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U.S. Consumer Sentiment Drops Amid Notable Decline In Expectations

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With consumer expectations taking a hit, the University of Michigan released a report on Friday showing a notable deterioration in U.S. consumer sentiment in the month of July.

The preliminary report said the consumer sentiment index dropped to 93.1 in July from the final June reading of 95.1. Economists had expected the index to edge down to 95.0.

The bigger than expected decrease by the headline index came as the index of consumer expectations slid to 80.2 in July from 83.9 in June.

On the other hand, the report said the index of current economic conditions rose to 113.2 in July from 112.5 in June, matching the twelve-year high set in March.

"Overall, the recent data follow the same pattern repeatedly recorded around past cyclical peaks: expectations start to post significant declines while assessments of current economic conditions continue to reach new peaks," said Richard Curtin, the survey's chief economist.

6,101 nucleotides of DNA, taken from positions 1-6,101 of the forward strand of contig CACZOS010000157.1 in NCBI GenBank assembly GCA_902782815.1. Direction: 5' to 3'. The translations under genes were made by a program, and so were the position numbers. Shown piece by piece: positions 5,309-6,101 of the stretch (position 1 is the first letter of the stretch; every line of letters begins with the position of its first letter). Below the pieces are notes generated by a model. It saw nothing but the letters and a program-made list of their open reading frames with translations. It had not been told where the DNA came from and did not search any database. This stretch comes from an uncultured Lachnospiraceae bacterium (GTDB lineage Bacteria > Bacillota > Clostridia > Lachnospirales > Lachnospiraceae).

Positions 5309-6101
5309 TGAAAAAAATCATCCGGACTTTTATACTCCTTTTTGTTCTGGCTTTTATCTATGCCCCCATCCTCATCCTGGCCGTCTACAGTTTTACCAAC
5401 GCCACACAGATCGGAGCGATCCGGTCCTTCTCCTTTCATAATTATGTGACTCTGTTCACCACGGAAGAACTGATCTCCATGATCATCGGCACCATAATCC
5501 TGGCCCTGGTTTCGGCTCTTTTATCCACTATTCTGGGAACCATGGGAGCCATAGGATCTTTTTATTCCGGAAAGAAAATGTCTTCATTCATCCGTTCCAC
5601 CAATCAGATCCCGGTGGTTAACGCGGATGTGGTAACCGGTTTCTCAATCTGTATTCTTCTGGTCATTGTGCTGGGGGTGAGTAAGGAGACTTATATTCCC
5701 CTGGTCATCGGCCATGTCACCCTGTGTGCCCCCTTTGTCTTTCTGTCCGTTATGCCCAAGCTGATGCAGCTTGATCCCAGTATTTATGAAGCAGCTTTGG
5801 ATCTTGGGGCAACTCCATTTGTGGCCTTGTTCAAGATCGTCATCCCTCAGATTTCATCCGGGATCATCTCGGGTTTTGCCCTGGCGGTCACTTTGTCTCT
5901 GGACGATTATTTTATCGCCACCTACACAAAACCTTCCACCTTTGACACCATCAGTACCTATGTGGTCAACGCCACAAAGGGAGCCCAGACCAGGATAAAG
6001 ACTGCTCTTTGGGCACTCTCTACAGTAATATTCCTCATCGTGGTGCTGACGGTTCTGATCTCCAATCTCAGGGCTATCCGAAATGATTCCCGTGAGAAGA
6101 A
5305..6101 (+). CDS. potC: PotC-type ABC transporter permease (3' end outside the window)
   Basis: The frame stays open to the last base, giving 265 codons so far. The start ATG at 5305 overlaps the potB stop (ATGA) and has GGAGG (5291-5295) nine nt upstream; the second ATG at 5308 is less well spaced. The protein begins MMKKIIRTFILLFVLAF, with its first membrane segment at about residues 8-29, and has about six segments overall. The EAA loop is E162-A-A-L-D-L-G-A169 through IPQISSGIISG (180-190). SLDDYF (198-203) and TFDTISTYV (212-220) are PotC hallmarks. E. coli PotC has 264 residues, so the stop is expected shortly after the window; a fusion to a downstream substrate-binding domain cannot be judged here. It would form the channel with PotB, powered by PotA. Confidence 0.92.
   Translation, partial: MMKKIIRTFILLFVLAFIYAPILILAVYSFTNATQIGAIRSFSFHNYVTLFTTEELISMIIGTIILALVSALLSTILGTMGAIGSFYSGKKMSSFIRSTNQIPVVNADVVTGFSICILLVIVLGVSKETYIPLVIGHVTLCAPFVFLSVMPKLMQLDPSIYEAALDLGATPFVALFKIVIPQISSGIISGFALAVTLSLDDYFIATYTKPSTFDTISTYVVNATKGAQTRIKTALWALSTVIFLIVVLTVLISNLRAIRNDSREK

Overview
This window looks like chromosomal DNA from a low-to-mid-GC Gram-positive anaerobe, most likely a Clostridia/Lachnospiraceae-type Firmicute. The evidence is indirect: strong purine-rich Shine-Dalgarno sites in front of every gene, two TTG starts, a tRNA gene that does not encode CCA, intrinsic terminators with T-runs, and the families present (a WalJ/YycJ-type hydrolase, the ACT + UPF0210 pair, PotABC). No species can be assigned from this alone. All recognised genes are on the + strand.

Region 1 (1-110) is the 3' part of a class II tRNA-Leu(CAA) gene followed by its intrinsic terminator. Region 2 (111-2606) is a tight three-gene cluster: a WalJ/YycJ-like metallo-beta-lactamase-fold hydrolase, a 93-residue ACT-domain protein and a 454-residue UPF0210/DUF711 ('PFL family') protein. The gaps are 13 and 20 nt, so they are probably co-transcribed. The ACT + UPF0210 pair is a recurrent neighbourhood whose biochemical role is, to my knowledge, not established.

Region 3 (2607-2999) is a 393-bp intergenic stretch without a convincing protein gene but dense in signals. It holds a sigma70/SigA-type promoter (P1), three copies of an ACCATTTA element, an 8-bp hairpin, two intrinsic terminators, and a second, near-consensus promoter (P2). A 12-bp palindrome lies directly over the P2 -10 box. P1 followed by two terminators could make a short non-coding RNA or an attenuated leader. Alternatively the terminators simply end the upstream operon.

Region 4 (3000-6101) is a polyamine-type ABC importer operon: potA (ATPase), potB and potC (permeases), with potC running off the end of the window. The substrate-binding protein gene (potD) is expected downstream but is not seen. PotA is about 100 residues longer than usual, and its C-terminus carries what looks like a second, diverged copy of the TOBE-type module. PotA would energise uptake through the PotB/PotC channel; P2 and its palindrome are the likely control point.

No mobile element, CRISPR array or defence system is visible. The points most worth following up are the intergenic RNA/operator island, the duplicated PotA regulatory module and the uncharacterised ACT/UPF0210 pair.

"To be sure, the data do not suggest an impending recession," he added. "Rather, the data indicate that hopes for a prolonged period of 3% GDP growth sparked by Trump's victory have largely vanished, aside from a temporary snap back expected in the 2nd quarter."

On the inflation front, one-year inflation expectations rose to 2.7 percent in July from 2.6 percent in June, while five-year inflation expectations edged up to 2.6 percent from 2.5 percent.

by RTT Staff Writer

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